So your boyfriend is a comedian too…..how is that?
It’s awesome. He’s been doing comedy for 12 years, we actually met doing comedy. It was like we knew what we were getting into from the beginning. It was awesome and it actually just works out extremely well, because he gets to headline and perform all over the country and, lucky me, I get to go on tour with him. When I get booked it works out great. As a newer comic I’m lucky, because I get to tour with a headliner. We help each other write all the time. So it’s nice.
We both knew what we were getting into. It’s not like I’m with a guy who’s like “what are you doing in a bar until whenever.” He knows and like tonight he’s performing somewhere too. There’s understanding. That’s really awesome. We’re never trying to one-up the other one, because our comedy is different. We just support each other. We’re just sitting around talking or at breakfast and he’s like “that’s funny, write that down. You should have a bit about that.” and I’ll do the same thing to him. It’s actually really nice to date someone doing exactly what you’re doing and that’s better at it than you, because I’m learning from him all the time.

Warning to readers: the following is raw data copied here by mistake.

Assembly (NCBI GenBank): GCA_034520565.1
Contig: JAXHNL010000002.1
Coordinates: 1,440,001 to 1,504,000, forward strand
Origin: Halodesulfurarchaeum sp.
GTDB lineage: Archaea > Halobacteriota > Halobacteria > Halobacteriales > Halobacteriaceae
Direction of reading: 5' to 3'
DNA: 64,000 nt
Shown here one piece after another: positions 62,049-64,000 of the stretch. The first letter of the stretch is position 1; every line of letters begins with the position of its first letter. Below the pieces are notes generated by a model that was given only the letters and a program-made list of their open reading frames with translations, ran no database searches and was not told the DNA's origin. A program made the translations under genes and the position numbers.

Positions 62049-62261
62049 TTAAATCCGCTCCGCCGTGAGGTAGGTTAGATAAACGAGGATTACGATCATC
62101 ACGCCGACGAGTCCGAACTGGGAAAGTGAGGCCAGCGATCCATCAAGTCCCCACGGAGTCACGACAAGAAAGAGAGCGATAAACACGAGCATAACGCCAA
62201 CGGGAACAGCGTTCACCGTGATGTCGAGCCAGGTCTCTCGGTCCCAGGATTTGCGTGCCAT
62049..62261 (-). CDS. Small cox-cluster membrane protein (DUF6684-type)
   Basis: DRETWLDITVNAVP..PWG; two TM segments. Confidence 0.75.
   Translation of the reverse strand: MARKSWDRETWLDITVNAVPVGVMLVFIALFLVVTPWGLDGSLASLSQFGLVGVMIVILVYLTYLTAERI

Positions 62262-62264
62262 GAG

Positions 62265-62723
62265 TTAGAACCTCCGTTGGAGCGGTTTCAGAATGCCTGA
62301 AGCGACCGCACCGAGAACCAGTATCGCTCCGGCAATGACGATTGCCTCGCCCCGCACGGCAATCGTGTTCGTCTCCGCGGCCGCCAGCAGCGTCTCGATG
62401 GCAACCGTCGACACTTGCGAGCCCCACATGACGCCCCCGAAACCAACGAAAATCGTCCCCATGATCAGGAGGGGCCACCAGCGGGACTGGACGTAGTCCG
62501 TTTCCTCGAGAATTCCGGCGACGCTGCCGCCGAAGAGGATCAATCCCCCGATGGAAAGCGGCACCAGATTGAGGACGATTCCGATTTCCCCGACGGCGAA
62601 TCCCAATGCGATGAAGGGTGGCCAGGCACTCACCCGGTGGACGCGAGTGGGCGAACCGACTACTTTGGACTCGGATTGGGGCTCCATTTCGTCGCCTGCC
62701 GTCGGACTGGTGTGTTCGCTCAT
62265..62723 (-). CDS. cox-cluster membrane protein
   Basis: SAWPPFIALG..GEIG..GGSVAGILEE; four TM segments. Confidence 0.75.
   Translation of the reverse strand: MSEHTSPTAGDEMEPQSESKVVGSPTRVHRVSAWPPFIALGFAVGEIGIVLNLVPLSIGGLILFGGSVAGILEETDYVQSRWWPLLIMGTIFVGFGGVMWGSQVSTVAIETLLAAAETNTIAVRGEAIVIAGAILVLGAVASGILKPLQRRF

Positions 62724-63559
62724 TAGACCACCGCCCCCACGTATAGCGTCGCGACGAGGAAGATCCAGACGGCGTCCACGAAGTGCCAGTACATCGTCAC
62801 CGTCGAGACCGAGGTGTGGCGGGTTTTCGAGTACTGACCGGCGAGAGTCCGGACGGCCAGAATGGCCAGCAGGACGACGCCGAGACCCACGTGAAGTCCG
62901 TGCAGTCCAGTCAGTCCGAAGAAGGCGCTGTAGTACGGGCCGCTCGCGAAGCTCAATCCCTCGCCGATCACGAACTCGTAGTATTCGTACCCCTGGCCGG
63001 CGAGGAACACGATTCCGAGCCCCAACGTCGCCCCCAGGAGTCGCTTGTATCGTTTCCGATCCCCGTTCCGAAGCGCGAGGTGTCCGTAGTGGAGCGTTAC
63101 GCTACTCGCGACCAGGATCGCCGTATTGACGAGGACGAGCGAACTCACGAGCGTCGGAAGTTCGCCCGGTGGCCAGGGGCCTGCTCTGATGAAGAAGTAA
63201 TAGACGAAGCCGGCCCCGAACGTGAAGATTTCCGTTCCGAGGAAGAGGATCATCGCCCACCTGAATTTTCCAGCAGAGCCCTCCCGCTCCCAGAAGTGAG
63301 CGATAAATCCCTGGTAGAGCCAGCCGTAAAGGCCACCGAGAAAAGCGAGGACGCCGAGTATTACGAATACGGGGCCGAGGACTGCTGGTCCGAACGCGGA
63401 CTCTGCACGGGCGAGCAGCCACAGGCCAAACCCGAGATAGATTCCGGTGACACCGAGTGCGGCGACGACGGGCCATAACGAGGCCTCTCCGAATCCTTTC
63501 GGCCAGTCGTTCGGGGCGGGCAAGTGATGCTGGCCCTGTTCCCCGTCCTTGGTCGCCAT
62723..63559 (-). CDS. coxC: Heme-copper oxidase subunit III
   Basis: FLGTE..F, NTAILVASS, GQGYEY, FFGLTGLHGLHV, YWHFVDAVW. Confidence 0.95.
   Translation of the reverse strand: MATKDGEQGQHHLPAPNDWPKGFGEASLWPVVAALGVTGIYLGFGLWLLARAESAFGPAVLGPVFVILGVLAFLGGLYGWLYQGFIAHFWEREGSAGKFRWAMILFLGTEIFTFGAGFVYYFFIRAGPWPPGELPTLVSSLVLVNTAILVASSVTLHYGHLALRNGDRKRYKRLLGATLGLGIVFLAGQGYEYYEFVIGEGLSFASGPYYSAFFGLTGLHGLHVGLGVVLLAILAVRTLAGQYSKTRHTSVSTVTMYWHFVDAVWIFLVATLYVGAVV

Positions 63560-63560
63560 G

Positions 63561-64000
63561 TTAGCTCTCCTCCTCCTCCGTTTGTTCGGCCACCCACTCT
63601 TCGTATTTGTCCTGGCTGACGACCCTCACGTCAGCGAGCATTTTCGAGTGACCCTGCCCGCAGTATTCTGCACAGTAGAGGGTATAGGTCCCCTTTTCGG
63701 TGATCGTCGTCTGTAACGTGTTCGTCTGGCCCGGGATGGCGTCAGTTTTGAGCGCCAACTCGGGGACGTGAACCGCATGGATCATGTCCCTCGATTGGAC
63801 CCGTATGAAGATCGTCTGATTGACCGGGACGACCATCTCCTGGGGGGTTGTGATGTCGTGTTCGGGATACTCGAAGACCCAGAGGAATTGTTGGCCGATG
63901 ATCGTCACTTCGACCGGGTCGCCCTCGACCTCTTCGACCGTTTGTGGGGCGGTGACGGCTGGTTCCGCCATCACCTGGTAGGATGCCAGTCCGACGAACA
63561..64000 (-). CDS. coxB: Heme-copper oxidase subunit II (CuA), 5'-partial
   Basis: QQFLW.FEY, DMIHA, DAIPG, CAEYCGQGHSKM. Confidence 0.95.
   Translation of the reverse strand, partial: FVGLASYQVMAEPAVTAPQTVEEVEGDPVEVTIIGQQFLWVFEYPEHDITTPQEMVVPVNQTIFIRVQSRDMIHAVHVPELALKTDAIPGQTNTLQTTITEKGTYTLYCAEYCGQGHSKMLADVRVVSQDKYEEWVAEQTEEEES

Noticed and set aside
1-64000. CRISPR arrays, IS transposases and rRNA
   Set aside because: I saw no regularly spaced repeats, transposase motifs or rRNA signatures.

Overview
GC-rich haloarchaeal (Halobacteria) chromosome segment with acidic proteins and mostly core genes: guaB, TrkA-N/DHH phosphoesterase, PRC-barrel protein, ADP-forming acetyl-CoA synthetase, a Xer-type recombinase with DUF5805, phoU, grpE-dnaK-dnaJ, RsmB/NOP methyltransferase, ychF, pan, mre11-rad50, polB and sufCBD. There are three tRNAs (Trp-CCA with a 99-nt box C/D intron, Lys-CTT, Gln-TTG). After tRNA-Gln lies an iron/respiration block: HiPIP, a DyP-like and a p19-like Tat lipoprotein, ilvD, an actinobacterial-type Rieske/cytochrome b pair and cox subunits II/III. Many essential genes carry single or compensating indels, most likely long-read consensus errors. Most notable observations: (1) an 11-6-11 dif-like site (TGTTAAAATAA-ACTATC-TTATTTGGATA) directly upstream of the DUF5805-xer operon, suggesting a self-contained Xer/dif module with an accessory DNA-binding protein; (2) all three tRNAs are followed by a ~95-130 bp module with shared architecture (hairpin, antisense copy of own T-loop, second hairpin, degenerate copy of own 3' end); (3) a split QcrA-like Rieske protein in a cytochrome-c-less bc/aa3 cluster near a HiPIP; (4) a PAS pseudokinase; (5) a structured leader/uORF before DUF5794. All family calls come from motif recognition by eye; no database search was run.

Are there ever times you guys joke around so much, you don’t know when to take each other serious?
We’re very normal people, I think. We just do comedy for a living. We’re really lame we like leave each other penned love notes and shit. So, we’re gross. Like tonight he sent me a text “have good shows baby” and I’m like “I am. I miss you.” So disgusting.
What are your aspirations as a comedian?